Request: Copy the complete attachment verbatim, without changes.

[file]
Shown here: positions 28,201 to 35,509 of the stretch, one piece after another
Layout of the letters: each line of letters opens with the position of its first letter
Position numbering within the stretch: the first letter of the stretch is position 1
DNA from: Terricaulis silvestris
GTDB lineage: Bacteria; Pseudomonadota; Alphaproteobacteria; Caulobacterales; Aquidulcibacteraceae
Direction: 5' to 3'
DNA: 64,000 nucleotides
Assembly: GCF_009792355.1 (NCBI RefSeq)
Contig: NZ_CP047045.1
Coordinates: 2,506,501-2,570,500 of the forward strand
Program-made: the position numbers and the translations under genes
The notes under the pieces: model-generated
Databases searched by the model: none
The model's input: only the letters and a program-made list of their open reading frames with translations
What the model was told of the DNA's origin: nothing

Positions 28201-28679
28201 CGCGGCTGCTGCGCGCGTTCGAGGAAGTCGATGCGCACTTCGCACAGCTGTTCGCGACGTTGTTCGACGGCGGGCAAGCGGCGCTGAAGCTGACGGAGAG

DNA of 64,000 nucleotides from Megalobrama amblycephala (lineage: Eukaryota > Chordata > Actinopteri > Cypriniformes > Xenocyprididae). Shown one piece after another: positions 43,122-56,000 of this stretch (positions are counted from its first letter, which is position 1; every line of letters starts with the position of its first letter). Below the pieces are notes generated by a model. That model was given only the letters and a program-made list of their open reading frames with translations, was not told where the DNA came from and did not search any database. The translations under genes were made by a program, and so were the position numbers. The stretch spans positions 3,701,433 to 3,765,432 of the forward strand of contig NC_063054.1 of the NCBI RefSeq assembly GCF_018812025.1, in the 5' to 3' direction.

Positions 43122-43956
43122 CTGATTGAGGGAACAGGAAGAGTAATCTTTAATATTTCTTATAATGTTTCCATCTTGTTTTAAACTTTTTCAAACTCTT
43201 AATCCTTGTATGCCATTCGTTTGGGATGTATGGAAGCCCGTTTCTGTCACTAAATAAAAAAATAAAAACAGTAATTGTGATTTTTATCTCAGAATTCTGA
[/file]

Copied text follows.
Shown here: positions 28,201 to 35,509 of the stretch, one piece after another
Layout of the letters: each line of letters opens with the position of its first letter
Position numbering within the stretch: the first letter of the stretch is position 1
DNA from: Terricaulis silvestris
GTDB lineage: Bacteria; Pseudomonadota; Alphaproteobacteria; Caulobacterales; Aquidulcibacteraceae
Direction: 5' to 3'
DNA: 64,000 nucleotides
Assembly: GCF_009792355.1 (NCBI RefSeq)
Contig: NZ_CP047045.1
Coordinates: 2,506,501-2,570,500 of the forward strand
Program-made: the position numbers and the translations under genes
The notes under the pieces: model-generated
Databases searched by the model: none
The model's input: only the letters and a program-made list of their open reading frames with translations
What the model was told of the DNA's origin: nothing

Positions 28201-28679
28201 CGCGGCTGCTGCGCGCGTTCGAGGAAGTCGATGCGCACTTCGCACAGCTGTTCGCGACGTTGTTCGACGGCGGGCAAGCGGCGCTGAAGCTGACGGAGAG

DNA of 64,000 nucleotides from Megalobrama amblycephala (lineage: Eukaryota > Chordata > Actinopteri > Cypriniformes > Xenocyprididae). Shown one piece after another: positions 43,122-56,000 of this stretch (positions are counted from its first letter, which is position 1; every line of letters starts with the position of its first letter). Below the pieces are notes generated by a model. That model was given only the letters and a program-made list of their open reading frames with translations, was not told where the DNA came from and did not search any database. The translations under genes were made by a program, and so were the position numbers. The stretch spans positions 3,701,433 to 3,765,432 of the forward strand of contig NC_063054.1 of the NCBI RefSeq assembly GCF_018812025.1, in the 5' to 3' direction.

Positions 43122-43956
43122 CTGATTGAGGGAACAGGAAGAGTAATCTTTAATATTTCTTATAATGTTTCCATCTTGTTTTAAACTTTTTCAAACTCTT
43201 AATCCTTGTATGCCATTCGTTTGGGATGTATGGAAGCCCGTTTCTGTCACTAAATAAAAAAATAAAAACAGTAATTGTGATTTTTATCTCAGAATTCTGA